Opera Lovers and Disco Dudes

By now you may have discovered I have a thing for impromptu dance scenes and oddly dressed eccentrics. So, with this in mind, you won’t be surprised to learn that the highlight of attending La Bohéme at the famed Fenice theater wasn’t the opera, but rather the activity at the bar next door. Before and after performances, and during intermission, the place fills up with theatergoers who order flutes of champagne and glasses of wine. They stand around talking and looking beautiful, being seen, and also seeing.


Speaking of oddly dressed eccentrics, may I introduce you to Elverace Cash (remember?? Elvis + Liberace+ Johnny Cash

Speaking of oddly dressed eccentrics, may I introduce you to Elverace Cash (remember?? Elvis + Liberace+ Johnny Cash


On the evening of the said opera, I snuck out early, tired of dramatic crescendos and high-pitched notes. I preferred to wait for my friends sipping prosecco in the moonlit square. It was my chance to pretend to be of noble birth, from an obscure, hard to find country. “The name is too difficult to pronounce,” I would insist if anyone ever looked at me with intrigue and asked where I came from.

When I entered the tiny bar, tucked behind its open-air patio restaurant, I found the staff of white-jacketed waiters draped along the counter looking a little bored. In the background I could hear faint music. At first it was Pavarotti, then the Bee Gees.


Fenice Theater

Fenice Theater


The Bee Gees? What were they doing hanging around an historic opera house? I wondered if they had managed to hook up with Sonny and Cher who were singing in my bedroom last week, or Donna Summer over at my favorite grocery store, Billa.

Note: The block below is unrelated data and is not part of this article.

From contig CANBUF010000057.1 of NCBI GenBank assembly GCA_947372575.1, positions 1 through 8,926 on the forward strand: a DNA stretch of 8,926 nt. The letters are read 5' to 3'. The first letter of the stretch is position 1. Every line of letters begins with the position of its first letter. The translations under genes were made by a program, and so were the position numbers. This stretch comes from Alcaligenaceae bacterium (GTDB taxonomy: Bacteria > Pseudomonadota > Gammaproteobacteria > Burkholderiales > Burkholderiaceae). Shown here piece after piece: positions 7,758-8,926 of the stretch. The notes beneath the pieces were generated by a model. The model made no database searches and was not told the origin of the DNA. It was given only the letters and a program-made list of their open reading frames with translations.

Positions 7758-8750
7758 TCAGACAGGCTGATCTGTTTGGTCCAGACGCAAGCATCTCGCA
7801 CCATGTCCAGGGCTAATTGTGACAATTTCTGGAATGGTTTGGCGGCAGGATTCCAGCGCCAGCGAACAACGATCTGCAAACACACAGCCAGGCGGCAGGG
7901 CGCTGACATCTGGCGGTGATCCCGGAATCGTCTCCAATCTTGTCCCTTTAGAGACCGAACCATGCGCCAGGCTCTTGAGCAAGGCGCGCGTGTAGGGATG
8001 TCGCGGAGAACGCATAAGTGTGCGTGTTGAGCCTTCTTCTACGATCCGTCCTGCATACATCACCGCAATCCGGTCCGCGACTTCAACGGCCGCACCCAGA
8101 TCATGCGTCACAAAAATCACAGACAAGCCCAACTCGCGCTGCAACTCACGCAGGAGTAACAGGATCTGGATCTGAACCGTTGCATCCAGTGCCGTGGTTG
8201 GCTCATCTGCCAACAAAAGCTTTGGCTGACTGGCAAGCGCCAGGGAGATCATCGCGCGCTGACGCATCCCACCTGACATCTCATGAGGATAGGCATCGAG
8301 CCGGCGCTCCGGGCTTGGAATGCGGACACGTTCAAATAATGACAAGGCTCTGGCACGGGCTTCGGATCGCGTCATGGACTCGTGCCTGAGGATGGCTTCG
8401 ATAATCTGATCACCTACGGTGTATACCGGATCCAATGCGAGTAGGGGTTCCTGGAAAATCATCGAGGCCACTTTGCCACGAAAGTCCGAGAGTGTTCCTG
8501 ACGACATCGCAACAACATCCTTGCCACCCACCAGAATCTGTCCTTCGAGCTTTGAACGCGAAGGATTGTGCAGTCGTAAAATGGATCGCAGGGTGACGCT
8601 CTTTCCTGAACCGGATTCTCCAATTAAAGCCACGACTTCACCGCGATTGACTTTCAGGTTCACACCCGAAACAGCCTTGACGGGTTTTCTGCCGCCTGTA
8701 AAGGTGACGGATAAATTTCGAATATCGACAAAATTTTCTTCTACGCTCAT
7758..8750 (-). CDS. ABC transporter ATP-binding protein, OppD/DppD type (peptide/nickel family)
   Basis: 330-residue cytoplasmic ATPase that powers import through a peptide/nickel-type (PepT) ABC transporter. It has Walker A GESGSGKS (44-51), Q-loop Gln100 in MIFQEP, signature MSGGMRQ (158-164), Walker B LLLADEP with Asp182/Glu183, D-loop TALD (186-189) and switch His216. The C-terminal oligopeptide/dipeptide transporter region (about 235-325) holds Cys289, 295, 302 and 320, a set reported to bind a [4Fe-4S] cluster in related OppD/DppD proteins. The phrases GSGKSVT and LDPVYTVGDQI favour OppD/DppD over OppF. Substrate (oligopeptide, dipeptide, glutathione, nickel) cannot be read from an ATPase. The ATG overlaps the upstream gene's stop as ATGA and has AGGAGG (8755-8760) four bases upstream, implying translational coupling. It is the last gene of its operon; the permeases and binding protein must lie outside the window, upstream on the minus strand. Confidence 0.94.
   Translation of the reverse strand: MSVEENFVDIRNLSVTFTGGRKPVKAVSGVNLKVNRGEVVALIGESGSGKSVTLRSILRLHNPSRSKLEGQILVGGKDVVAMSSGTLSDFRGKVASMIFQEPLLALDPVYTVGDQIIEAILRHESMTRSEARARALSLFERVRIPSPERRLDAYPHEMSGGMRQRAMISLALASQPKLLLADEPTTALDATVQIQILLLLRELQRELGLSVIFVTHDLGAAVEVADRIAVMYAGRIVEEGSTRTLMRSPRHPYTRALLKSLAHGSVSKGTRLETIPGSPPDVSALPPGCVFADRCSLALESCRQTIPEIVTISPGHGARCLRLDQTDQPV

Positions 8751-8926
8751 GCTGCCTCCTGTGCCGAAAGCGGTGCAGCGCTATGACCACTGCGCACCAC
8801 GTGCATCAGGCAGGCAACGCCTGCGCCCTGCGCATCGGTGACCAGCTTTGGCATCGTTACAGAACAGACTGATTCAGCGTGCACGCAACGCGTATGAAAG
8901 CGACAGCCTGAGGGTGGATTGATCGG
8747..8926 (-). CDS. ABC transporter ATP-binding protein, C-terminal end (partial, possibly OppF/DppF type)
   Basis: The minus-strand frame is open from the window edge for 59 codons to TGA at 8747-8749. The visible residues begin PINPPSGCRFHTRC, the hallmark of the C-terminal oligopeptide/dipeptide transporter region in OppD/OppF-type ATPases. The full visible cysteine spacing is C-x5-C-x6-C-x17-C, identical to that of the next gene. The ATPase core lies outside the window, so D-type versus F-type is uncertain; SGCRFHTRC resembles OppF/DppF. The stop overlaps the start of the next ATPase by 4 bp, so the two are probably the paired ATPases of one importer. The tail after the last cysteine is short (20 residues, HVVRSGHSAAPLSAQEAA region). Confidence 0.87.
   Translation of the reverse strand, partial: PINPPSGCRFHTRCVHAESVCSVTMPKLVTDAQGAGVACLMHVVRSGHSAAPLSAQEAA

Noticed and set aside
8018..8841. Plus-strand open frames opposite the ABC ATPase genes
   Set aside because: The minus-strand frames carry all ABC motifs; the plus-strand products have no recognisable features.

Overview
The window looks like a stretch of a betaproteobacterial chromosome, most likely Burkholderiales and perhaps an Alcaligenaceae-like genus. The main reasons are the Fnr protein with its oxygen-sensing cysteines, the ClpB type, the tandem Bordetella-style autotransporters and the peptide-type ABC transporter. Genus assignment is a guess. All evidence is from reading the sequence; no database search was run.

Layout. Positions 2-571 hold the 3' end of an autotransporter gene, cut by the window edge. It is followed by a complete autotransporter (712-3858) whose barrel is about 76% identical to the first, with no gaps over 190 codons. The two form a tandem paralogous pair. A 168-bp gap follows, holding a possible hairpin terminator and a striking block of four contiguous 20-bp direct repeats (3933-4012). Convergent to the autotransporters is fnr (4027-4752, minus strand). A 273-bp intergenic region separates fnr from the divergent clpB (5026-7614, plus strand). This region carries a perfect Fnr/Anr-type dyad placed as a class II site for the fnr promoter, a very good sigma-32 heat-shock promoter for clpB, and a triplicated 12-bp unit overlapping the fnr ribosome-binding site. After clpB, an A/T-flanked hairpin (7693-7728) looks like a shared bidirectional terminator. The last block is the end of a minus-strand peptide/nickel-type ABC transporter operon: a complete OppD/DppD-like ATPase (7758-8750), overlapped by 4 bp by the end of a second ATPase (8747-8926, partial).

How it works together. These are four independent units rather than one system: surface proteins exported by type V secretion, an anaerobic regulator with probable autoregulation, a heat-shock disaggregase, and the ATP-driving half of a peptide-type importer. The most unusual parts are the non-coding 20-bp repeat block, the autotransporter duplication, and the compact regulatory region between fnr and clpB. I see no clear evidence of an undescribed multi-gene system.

Well, you can tell by the way I use my walk,

I’m a woman’s man: no time to talk.

Someone turned the music up and the waiters came to life, their slouched posture now straight, their eyes twinkling and their ears perked.

Ah, ha, ha ha, stayin alive, stayin alive.

They began to dance. It was subtle at first, slight movements of the head and feet. Then one bold man, graying at the temples with intellectual looking black-framed glasses, extended his arm in the air, pointing his finger and striking “The Pose.” You know the one…we’ve all done it before…the John Travolta “Saturday Night Fever” pose.


You know..."The Pose"

You know…”The Pose”


Then he really started to move–his hips, his shoulders, his chin in and out. Another man joined him and then another until we had a little stroll down memory lane party going on. The waiters were all middle-aged, which I guess means my age…oh, that’s a hard one to say. We had grown up in the 70s when the Bee Gees were cool, their albums topping the charts month after month. For one brief moment, I was their adoring audience, their sole customer, who was having much more fun than the opera lovers next door.